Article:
Is there a test kit that gives more finite pH values?
    No. that pH test is the best....unless you want to spend much, much,much more and then you have a lot of calibration. In a nutshell, stay with that test....it's the best.

    By the way. Don't overthink that csi. I have never tested nor paid any attention to csi. Keeping your numbers within the TFP suggested guidelines is all you need.

    Lastly, your test results look really good. Nice work.
    Dave S.
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    Re: What's more important, CSI or the individual component that makes up the CSI valu

    Keeping CSI slightly negative in water with rising PH or tendency to scale is best kept -0.3 to 0. Rising PH is generally the biggest risk to scaling and high TA and waterfalls/bubblers are the biggest contributors to rising PH. Anywhere -0.3 to 0 is great.

    CSI really becomes most important when you have outliers that you cannot control or keep in recommended range, like high CH (800+) in AZ. Or high TA (200-400) in some places. Where it isn't practical or possible to keep the numbers in range. Yours numbers looks like CSI should be pretty easy to manage.
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    Re: What's more important, CSI or the individual component that makes up the CSI valu

    Quote Originally Posted by duraleigh View Post
    ALL drops based tests have a definitive endpoint. You continue to add drops until the last drop makes absolutely no difference (regardless of color)

    Once you have determined that the last drop had no affect, you subtract that drop from the total and the remainder is your test measurement.

    No. that pH test is the best....unless you want to spend much, much,much more and then you have a lot of calibration. In a nutshell, stay with that test....it's the best.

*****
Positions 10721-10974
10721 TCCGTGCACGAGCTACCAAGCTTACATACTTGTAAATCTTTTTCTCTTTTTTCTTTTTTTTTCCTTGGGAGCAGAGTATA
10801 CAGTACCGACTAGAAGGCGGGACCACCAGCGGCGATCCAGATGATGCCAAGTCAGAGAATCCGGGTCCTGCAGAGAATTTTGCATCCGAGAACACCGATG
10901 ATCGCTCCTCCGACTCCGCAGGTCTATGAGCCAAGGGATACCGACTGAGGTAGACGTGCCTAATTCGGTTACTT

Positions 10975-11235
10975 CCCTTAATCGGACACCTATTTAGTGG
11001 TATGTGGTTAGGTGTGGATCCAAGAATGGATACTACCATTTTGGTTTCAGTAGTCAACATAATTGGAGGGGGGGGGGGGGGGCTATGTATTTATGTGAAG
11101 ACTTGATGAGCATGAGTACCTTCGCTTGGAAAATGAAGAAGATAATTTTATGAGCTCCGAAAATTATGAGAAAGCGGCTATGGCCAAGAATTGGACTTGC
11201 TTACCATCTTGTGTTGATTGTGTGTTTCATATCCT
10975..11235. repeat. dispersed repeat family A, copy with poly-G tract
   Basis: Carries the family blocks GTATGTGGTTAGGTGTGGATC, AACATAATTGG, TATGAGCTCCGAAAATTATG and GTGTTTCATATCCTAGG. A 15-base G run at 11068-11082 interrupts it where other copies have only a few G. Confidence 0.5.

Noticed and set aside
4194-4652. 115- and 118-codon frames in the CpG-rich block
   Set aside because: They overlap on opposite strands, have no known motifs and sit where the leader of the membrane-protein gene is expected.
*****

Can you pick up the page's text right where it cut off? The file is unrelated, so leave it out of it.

By the way. Don't overthink that csi. I have never tested nor paid any attention to csi. Keeping your numbers within the TFP suggested guidelines is all you need.

    Lastly, your test results look really good. Nice work.
    Thanks for the clarification on the drop test. I always thought it was when the color first changes. As for the pH test or any of the test, I guess they aren't or don't have to be precise but good enough. As long as the water chemistries are within the acceptable range, then things will be ok.

    Quote Originally Posted by pooldv View Post
    Keeping CSI slightly negative in water with rising PH or tendency to scale is best kept -0.3 to 0. Rising PH is generally the biggest risk to scaling and high TA and waterfalls/bubblers are the biggest contributors to rising PH. Anywhere -0.3 to 0 is great.

    CSI really becomes most important when you have outliers that you cannot control or keep in recommended range, like high CH (800+) in AZ. Or high TA (200-400) in some places. Where it isn't practical or possible to keep the numbers in range. Yours numbers looks like CSI should be pretty easy to manage.
    Ok, that makes sense. I recall you mentioning keeping it around -0.3 and 0 is good in my other thread. After redoing the test per duraleigh's instruction, my TA is more like 130. I'll definitely bring it down to at least 100 and then readjust my pH afterwards.

    Thanks for both of your inputs.
    25k Gallon, Wet Edge Prism Matrix Eclipse, DE, IG, Size pump and flow rate?!?!?